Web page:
Jason Campbell has been playing as Mirror Mirror since early 2008, and up until recently it seemed as if he never played with the same backing band twice. An organ player would quit, only to be replaced by another. Sometimes he’d perform with no organ player at all. Or the band’s drummer would leave, and there’d be an electronic drum machine in his place at the next show.
“It’s never been my intention to have a different lineup every time,” Campbell said. “I’d lose somebody in the lineup, and then somebody would come along and say, ‘I want to play in your band,’ and we’d start over again.
“There always seems to be someone who wants to play with me, and I have no idea why,” he added with a laugh.
But Mirror Mirror’s lineup has remained the same since mid-2013, and it’s a Spokane supergroup of sorts: Playing alongside Campbell are guitarists Travis Goldberg and Ben Jennings, both of the local band Normal Babies, and drummer Jeff Glinski, who also plays with the surf rock quartet BBBBandits.
Campbell normally works alone when he’s writing or recording – “98 percent of the recordings are mostly me,” he said – but he recently put together a song with his current lineup, “I Won’t Breathe a Word.” It’s a bit brighter and less sinister than Campbell’s usual material, and it seems to signal the rebirth of a project that’s been in one form of creative stasis or another for the past few years.
Born and raised in Spokane, Campbell, 40, assembled the first incarnation of Mirror Mirror in Olympia, and he’s been performing consistently since moving back to his hometown in 2011. Growing up, he became enamored with Top 40 pop and the polished hair metal of Def Leppard and Van Halen, but it was the electronic and dance music scene of the mid-’80s that most defined his style.
“I was just drawn to it,” he said. “I’d never heard anything like it. My friends introduced me to stuff like Depeche Mode, really fun music that didn’t have anything to do with guitars but was exciting and big sounding.”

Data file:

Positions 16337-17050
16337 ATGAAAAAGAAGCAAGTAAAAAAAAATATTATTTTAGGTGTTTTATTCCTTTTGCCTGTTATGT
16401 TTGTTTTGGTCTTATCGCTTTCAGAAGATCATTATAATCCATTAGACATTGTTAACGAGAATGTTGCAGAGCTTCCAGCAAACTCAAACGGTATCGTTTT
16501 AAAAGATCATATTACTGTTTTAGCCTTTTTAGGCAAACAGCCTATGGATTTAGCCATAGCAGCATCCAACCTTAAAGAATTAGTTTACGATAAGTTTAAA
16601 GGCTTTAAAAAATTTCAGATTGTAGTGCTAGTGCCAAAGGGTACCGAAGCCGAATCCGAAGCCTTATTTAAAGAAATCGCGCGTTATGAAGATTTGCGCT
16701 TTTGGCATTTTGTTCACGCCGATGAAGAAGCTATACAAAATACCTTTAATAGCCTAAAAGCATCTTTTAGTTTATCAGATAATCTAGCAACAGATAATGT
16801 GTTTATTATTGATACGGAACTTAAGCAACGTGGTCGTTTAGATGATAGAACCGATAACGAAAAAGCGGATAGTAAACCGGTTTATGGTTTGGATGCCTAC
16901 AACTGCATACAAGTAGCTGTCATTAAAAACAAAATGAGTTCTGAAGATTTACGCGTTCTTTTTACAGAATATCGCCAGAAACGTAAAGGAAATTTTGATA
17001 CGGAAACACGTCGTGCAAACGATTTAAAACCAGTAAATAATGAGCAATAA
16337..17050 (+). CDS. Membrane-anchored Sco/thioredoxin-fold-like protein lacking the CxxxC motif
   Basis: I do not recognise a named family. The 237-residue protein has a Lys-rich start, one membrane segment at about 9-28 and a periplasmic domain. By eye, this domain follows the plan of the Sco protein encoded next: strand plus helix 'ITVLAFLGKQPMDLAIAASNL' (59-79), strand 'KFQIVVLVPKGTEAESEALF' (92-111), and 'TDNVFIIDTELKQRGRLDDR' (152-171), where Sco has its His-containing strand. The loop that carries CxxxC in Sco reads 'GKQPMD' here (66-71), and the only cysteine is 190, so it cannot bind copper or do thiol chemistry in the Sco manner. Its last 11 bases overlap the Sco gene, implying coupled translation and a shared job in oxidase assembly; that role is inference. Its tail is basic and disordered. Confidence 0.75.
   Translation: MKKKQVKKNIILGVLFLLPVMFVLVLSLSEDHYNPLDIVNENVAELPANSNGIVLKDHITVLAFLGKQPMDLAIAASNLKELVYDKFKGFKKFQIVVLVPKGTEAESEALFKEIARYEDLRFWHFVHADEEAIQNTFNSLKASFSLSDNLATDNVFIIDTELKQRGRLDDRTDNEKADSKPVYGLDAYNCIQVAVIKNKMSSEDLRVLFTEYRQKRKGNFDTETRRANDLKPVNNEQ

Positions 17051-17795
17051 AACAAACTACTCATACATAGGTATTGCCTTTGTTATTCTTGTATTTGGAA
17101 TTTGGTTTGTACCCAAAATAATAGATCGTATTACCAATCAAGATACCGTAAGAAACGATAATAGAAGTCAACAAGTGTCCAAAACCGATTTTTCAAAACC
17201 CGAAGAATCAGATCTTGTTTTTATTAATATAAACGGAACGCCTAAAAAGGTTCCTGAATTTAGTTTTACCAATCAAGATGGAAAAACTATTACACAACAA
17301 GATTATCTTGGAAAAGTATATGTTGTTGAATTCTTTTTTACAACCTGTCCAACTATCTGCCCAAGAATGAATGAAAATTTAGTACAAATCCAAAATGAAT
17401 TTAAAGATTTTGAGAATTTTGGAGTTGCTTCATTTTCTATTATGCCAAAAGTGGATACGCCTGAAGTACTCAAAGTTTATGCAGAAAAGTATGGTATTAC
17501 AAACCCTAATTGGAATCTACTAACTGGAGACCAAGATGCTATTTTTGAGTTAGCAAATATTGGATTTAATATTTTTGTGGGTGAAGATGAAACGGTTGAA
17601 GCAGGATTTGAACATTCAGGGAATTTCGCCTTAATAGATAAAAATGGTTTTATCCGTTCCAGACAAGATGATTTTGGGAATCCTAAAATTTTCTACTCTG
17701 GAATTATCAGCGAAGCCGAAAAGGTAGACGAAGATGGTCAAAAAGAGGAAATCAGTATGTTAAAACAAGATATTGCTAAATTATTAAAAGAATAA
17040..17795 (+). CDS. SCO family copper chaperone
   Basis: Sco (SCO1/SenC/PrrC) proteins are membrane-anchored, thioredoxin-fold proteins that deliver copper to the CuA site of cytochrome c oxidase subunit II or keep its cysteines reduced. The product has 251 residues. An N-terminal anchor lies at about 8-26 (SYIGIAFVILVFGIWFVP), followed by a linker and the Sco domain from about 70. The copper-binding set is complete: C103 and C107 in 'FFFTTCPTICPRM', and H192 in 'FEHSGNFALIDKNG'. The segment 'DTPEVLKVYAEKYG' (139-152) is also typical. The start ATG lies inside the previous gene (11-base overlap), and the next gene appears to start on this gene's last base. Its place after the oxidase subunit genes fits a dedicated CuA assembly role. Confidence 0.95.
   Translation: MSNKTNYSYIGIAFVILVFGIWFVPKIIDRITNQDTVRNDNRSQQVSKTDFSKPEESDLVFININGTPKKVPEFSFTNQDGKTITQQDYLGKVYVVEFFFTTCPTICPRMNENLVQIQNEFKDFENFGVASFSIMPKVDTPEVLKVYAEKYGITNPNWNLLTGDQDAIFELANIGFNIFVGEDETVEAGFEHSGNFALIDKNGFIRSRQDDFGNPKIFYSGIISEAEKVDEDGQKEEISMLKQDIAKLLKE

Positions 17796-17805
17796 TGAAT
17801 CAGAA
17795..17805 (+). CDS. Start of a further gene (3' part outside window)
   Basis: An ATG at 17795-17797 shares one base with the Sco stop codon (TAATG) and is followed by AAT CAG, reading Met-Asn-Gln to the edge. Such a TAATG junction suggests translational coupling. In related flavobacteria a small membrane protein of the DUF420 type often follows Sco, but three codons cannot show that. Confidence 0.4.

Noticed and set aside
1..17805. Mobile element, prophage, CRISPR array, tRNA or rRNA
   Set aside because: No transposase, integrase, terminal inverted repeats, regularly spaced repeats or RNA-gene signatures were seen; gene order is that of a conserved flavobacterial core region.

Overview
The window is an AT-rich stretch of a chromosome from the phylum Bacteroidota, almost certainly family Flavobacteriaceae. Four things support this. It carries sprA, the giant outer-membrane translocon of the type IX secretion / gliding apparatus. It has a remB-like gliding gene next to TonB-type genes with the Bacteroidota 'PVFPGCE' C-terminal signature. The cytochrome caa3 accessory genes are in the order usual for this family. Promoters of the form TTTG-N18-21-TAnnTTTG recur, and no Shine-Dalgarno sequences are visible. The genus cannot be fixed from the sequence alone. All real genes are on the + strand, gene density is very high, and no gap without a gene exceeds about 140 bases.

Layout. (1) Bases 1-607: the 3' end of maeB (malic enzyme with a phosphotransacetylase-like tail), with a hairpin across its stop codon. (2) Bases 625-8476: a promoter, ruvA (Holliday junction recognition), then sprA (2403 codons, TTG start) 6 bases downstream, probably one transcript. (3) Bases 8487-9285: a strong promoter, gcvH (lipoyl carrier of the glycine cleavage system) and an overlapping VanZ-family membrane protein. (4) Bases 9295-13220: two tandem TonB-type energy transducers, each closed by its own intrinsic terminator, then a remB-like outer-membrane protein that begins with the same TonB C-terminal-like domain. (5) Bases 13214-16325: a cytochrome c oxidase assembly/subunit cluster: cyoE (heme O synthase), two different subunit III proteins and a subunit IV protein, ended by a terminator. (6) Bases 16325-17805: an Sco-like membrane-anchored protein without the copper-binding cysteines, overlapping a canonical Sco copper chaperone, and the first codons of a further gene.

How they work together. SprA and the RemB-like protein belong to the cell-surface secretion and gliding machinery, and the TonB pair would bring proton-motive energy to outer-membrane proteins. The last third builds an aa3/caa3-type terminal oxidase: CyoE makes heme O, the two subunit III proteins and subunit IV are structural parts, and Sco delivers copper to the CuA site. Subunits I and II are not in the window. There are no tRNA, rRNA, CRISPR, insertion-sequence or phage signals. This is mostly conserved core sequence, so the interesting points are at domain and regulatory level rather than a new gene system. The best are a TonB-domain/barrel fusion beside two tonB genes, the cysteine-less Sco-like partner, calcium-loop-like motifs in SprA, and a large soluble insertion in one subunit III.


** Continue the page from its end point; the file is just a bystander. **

Mirror Mirror’s music occasionally dips into the shallow end of new wave, but it mostly resembles the darker post-punk of the early ’80s. It’s more melodic than, say, the gothic howl of Bauhaus, but it certainly conjures images of shadowy corridors and lonely, tortured souls, and it isn’t surprising that Campbell’s influences are as cinematic as they are musical.
“A lot of what I do is based around some of the movies I used to watch,” Campbell said. “Ideas I’ll have are based on older movies – like film noir, French New Wave films from the ’50s, (Jean) Cocteau stuff.”
Some of Campbell’s songs – particularly the faraway vocals and mournful guitar of “U” and the propulsive, haunting organ riffs of “Shattered” – could conceivably soundtrack an F.W. Murnau film. But it’s not all gloom and doom: You can also hear the pop fuzz of the Brian Jonestown Massacre, the angular eccentricities of the Velvet Underground, the twisty melodies of the Beatles at their trippiest.
“I’m not really that skilled as a player, but I think I’m more skilled as a writer, trying to convey a mood,” Campbell said. That mood appears to be transforming, and Campbell says that now he’s comfortable with his lineup, he’s excited to move Mirror Mirror in its first new direction in awhile.
“I find it strange that I’m almost 41 and I’m still like a kid about this,” he said. “I think about writing constantly. It just drives me, to be creative and have something to offer. It turns me on.”